Nelson was injured alot last year, so I hope he is in great shape this year. Bailey was also injured. Cincey I like but seems to be injured alot. Go Bucs: And Covid 19 go the Hell AWAY!!

The Wall
The Wall(@the-wall)
1 year ago

Scott, I look forward to your Fab 5 every week. Couldn’t get past #1 this time. Are there any worst case scenarios you can think of ?

Theerealdiehl
Theerealdiehl(@theerealdiehl)
1 year ago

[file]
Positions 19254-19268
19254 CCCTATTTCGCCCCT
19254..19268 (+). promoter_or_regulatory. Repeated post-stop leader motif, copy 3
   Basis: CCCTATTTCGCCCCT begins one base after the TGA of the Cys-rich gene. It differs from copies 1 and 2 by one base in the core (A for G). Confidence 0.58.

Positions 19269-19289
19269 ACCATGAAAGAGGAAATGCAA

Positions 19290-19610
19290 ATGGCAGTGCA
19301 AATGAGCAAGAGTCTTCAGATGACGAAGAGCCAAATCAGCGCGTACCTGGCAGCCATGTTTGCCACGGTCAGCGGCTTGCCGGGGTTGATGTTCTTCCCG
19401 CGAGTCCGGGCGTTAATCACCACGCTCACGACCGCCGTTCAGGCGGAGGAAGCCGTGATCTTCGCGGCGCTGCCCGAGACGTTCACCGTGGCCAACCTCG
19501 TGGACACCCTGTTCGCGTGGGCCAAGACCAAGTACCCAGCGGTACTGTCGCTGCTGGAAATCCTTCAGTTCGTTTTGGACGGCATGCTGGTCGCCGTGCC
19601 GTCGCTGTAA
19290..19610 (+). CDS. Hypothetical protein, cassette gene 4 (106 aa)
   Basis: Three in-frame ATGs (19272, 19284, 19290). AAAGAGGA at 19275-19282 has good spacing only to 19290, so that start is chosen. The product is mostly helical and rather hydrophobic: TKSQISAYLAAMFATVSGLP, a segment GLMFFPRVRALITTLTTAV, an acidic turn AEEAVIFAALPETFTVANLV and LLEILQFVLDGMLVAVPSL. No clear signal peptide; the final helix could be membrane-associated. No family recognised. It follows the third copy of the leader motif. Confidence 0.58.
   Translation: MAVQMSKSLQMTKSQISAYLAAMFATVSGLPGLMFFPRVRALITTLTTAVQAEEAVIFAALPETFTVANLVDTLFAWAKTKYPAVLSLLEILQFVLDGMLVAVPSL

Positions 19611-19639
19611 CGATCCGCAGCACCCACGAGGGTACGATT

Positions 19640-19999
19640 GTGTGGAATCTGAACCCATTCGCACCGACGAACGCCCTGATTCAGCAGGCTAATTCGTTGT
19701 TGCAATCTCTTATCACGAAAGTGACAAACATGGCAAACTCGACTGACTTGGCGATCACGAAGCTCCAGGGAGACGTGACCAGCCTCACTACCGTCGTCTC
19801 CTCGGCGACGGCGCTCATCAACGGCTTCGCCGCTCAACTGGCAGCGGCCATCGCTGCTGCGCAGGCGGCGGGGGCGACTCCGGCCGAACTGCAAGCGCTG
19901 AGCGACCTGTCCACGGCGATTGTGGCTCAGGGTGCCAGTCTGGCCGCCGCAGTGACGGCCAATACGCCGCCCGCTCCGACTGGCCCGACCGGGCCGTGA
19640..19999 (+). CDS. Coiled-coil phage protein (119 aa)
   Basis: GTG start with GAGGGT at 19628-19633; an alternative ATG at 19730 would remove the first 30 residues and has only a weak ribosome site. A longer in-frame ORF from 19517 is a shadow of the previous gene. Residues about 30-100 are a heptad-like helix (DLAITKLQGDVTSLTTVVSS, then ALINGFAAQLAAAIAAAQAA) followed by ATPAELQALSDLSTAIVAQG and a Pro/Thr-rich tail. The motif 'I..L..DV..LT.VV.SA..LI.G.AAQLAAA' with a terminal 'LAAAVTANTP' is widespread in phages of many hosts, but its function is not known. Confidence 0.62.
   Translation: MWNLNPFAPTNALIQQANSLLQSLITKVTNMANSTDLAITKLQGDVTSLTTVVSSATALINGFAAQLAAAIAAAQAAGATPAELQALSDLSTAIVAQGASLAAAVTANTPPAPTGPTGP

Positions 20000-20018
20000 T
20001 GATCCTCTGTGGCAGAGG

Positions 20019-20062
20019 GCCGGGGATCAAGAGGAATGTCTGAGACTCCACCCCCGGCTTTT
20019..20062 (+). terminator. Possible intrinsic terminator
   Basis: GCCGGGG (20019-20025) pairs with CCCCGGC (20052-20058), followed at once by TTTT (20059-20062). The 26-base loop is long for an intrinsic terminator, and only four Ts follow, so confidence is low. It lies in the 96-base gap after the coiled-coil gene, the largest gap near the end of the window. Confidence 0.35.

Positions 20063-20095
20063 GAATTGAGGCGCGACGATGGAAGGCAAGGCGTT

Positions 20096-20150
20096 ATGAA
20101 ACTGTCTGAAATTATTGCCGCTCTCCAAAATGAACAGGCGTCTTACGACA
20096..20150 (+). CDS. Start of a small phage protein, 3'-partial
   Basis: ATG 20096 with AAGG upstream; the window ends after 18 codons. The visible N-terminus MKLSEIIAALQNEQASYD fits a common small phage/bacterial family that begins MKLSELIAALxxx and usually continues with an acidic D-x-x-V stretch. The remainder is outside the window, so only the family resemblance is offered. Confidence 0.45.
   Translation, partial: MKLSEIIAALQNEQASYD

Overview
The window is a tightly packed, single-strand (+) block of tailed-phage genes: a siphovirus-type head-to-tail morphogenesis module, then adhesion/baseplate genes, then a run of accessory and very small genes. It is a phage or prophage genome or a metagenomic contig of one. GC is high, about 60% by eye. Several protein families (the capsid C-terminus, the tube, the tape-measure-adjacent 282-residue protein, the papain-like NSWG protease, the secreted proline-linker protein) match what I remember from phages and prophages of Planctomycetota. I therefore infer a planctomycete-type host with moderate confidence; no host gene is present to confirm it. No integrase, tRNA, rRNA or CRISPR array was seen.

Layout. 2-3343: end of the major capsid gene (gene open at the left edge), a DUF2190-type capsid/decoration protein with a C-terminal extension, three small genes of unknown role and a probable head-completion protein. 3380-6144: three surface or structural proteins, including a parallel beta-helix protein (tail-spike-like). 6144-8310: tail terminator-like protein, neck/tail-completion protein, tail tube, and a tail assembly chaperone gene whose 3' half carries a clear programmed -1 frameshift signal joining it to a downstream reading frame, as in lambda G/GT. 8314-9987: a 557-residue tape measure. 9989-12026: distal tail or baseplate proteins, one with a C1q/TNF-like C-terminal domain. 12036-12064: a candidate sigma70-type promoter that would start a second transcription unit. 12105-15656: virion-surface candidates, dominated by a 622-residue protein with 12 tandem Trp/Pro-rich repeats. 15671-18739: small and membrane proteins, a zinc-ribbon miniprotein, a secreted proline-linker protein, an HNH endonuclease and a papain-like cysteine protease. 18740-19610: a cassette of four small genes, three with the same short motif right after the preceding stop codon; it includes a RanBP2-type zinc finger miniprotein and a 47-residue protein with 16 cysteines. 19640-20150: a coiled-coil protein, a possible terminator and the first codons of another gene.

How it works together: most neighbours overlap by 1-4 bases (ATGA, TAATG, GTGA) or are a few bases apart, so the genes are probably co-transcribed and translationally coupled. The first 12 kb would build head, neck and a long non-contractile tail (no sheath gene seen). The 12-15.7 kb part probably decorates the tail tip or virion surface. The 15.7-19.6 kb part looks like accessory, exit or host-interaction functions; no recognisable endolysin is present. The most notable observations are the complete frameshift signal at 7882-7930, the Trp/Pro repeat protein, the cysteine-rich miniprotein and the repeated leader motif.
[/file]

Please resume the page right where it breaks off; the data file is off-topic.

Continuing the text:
Scott, sounds like you need some anxiety meds for all the worrying you’re doing lol. Anyways, loved reading the article and thinking about the battles for the last few spots on the roster. For the 3rd WR job, I think it’s Scotty Miller’s to lose. If you think about what BA is looking for at that position, it’s speed. He wants to stretch the field in that package and neither Watson or Johnson have what Miller has in that department. If Watson can catch the ball in preseason games like he does in practice, maybe he can beat out Miller?… Read more »